> financial data protected over a network that had implementations that
> could possibly not encrypt it at all?

Yes, I'm quite familiar with the issue. And yes, I'm quite comfortable
with the current situation.


> Regardless of whether it meshes with current TLS practice, these are
> issues that need to be pointed out. I think it's absolutely barbaric
> that TLS is a security protocol, yet legitimate security concerns are
> being whitewashed because it doesn't mesh with "current practice".

The concerns aren't being "whitewashed". 

The debate over whether one should do weak key detection in protocols
has a very long history which I don't intend to reprise here other
than to note that the discussion usually focuses on the extremely
low probability of a random key being weak balanced against the
complexity of weak key checks. See this message on IPsec if you're
interested in the flavor of the debate:
http://www.sandelman.ca/ipsec/2000/01/msg00113.html

TLS embodies a deliberate design choice not to check for weak
keys. You may not happen to agree with that, but it's not something
that's likely to change and certainly not appropriate to change it in
the security considerations of a new TLS ciphersuite advancing outside
the standards track. I'd certainly be happy to include some text
explaining the weak key issue and TLS's choice not to check for
them in 4346bis, however.


>> > The RSA asymmetric encryption system is known to be vulnerable to
>> > advances in factoring large numbers.  In particular, the General
>> > Number Field Seive is being advanced slowly but inexorably.  It is
>> > recommended that implementations move away from RSA for identity keys.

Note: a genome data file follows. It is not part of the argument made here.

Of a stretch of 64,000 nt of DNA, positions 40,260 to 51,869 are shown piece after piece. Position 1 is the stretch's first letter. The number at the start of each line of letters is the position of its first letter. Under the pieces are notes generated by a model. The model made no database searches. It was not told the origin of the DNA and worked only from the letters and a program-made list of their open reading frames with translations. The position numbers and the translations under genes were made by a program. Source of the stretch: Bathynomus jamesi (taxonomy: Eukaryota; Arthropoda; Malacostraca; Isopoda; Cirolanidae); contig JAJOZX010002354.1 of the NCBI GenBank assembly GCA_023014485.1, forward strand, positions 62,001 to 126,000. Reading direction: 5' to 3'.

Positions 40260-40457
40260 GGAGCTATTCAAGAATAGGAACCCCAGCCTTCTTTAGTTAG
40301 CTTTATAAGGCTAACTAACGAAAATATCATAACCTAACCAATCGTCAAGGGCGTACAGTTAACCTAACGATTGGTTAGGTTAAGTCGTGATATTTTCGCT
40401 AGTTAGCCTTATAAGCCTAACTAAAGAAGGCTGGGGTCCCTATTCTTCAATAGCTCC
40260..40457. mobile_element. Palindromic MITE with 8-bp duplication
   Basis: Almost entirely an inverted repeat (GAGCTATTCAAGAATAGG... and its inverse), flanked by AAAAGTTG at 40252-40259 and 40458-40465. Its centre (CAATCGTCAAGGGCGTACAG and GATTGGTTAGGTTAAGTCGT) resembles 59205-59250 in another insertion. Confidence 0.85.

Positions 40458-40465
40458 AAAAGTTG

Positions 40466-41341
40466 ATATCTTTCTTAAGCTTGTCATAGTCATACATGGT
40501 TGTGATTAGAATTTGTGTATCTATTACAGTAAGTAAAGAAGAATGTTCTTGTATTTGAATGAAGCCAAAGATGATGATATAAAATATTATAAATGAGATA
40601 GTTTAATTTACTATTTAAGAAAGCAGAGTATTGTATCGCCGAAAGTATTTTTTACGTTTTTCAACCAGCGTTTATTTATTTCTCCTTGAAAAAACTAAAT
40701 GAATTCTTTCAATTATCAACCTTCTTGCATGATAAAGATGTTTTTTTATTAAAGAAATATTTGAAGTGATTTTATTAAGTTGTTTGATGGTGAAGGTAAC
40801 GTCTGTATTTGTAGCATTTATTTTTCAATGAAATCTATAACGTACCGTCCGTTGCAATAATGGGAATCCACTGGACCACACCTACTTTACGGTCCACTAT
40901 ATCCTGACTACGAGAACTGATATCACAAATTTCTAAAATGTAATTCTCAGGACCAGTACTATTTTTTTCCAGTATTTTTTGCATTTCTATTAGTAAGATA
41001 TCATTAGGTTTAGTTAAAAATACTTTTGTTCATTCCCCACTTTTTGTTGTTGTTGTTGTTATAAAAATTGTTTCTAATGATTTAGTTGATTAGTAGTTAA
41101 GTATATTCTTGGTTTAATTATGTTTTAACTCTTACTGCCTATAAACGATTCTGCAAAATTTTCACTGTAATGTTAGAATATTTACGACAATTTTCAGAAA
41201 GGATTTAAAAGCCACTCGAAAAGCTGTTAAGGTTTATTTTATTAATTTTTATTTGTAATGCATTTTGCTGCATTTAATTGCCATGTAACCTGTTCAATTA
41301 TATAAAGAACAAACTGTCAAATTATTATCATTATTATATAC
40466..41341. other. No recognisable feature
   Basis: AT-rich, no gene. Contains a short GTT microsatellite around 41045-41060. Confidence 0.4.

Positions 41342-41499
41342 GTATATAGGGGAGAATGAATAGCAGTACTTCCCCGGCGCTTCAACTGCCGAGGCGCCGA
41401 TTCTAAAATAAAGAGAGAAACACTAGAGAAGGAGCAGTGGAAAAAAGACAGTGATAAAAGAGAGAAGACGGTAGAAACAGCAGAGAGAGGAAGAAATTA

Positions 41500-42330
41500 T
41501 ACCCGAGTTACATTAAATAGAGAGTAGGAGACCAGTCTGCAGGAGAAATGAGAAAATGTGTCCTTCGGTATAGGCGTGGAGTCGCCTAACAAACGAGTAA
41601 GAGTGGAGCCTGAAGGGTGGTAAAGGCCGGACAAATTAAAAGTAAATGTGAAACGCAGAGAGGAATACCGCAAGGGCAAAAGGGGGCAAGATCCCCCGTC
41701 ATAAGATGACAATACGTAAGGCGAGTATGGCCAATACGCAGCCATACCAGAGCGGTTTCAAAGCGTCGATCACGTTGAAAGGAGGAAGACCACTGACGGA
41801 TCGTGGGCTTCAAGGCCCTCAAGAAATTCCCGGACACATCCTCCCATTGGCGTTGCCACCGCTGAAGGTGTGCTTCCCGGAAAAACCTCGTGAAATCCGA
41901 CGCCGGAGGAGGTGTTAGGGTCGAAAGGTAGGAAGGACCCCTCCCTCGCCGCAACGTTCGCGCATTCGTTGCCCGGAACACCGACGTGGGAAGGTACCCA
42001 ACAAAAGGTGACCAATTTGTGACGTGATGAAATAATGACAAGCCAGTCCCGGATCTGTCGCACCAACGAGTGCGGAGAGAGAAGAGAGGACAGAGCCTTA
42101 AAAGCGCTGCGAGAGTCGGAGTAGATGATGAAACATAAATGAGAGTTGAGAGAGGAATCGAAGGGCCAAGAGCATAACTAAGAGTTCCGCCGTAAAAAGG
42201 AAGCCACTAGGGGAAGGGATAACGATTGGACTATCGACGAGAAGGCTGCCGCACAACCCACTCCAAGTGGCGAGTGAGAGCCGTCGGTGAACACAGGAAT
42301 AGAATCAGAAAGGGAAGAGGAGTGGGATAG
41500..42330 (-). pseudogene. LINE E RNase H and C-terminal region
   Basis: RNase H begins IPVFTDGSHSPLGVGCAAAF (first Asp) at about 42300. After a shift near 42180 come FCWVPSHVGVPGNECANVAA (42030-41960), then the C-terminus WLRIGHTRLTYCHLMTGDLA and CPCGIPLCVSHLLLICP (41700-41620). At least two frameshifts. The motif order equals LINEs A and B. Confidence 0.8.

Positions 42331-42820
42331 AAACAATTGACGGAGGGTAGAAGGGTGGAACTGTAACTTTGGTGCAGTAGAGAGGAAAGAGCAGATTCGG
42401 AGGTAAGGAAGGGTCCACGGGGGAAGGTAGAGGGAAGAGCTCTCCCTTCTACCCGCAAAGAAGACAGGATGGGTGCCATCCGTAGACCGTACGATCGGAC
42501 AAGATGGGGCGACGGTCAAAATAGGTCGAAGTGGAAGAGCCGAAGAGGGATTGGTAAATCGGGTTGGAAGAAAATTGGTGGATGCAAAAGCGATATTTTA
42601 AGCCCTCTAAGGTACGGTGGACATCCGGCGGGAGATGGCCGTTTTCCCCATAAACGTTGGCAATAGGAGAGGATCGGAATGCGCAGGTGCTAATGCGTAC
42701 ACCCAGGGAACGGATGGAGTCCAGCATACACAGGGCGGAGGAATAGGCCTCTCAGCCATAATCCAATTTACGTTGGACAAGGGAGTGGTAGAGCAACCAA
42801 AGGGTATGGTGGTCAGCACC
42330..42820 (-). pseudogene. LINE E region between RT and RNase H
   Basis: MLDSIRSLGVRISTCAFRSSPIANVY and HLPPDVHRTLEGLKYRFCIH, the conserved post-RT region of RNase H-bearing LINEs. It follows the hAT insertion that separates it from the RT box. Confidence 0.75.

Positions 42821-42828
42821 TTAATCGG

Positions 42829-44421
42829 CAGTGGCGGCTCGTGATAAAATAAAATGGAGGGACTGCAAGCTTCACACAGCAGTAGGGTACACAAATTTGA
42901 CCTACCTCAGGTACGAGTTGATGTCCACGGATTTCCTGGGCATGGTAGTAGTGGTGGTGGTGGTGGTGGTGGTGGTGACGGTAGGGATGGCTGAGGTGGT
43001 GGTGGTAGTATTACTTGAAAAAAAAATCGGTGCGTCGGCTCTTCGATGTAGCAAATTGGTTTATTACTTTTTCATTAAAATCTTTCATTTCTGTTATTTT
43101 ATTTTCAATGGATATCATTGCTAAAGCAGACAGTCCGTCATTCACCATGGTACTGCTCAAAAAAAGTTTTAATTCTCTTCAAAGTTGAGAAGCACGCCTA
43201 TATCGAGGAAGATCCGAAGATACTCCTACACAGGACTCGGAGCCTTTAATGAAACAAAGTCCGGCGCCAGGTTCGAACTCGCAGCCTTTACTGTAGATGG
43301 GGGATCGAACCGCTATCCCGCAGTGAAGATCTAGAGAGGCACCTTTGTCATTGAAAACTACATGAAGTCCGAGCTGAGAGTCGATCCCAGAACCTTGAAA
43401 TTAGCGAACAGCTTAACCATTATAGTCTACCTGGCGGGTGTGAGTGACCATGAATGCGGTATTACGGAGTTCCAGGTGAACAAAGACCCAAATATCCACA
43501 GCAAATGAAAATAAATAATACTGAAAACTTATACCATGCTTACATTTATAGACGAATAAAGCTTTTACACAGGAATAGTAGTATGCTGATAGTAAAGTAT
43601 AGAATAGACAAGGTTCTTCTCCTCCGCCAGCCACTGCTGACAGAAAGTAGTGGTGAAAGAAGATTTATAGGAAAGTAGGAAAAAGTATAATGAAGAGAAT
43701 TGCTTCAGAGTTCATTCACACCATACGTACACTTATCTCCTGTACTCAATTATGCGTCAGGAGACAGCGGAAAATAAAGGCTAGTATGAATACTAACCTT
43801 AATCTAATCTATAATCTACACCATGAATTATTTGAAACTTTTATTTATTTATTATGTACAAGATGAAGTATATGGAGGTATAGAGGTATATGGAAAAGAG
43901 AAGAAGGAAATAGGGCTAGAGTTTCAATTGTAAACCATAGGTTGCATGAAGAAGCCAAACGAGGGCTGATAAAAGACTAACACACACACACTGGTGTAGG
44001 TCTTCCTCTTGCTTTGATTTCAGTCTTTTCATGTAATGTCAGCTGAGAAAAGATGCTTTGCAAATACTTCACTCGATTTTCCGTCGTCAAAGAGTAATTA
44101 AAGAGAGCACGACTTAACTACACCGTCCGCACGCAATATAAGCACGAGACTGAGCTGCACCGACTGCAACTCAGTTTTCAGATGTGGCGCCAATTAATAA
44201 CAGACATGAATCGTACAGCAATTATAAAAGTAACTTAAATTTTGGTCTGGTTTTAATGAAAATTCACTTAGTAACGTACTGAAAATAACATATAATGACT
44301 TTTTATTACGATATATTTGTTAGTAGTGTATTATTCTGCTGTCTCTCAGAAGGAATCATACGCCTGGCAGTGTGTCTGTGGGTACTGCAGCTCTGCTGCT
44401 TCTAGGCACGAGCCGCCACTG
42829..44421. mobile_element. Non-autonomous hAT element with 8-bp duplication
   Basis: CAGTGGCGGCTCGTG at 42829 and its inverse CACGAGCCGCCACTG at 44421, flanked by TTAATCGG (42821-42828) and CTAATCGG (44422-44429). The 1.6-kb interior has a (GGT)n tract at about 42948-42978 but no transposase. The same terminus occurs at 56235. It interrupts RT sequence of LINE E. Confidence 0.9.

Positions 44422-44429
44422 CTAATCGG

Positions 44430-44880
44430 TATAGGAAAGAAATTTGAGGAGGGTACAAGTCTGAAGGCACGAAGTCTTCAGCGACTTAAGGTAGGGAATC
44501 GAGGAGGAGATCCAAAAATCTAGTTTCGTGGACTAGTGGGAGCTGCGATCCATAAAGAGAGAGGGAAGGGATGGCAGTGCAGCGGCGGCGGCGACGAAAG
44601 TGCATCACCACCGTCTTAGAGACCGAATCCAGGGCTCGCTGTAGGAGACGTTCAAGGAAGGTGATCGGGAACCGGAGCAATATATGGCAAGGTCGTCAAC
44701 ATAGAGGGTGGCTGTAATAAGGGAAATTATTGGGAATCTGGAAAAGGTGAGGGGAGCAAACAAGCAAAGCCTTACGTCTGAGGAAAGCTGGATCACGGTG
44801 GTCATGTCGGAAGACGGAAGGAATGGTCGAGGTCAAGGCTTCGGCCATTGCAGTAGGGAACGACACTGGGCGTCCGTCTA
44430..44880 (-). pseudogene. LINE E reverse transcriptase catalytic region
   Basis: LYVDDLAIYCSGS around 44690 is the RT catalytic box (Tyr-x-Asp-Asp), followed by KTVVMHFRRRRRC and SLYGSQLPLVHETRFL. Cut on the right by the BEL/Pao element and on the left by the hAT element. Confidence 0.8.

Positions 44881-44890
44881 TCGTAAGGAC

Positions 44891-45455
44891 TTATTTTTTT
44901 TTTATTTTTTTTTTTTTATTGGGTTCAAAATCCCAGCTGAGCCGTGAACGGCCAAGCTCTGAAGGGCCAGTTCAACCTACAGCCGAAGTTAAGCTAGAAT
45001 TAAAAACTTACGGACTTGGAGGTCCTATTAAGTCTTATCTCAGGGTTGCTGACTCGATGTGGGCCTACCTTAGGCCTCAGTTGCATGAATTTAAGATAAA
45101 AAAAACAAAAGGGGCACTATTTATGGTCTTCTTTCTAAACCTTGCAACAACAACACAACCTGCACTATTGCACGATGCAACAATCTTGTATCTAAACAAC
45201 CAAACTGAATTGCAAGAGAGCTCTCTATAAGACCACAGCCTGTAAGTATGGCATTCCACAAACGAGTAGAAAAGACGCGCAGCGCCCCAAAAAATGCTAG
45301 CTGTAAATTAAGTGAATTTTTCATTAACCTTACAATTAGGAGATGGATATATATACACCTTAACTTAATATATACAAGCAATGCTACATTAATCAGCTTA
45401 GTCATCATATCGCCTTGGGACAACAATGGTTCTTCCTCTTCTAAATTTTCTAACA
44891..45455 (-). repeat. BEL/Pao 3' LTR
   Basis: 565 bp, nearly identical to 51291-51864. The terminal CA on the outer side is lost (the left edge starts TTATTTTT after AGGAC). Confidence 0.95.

>>
>> I don't agree with this recommendation.
>
        
[comments about GNFS deleted]

> The largest number ever factored by the special number sieve was 274
> digits long.  This is larger than 768-bit RSA, and suggests that
> 1024-bit RSA composites that are of the special form could be
> factorable at this point or in the fairly near future.
>
> This is why I recommend exploring options other than RSA for identity
> keys.  Why do you disagree with this recommendation?

You didn't recommend "exploring" it. You recommended that
implementations move away from it, which isn't the same thing 
at all.

Yes, 768 bit keys are almost certainly not safe for long-term use, but
that doesn't mean that RSA isn't safe, just that you need longer key
sizes (the Lenstra recommendation [0] is 1568 bits for security
through 2020). I'd have no problem with a recommendation that people
study the Lenstra recommendations (or other well-sourced
recommendations and choose key lengths appropriately, but a blanket
statment that they should move away from RSA is not appropriate.

That said, I consider the focus on key length to be generally
misguided, as it's far from the easiest way to recover the private
key. Remotely compromising the server in question and recovering the
private key directly is generally easier, and given the amounts of
money involved in mounting a credible attack on even a modest-length
key (e.g., 1024 bits), it would generally be far more cost effective
to simply mount a social engineering or physical attack on the server
in question. Yes, it's important to have a strong key, but for nearly
all commercial uses it's not plausible that an NSA-scale attacker is
going to spend 2 years trying to factor your RSA modulus.
 
-Ekr

[0] http://www.keylength.com/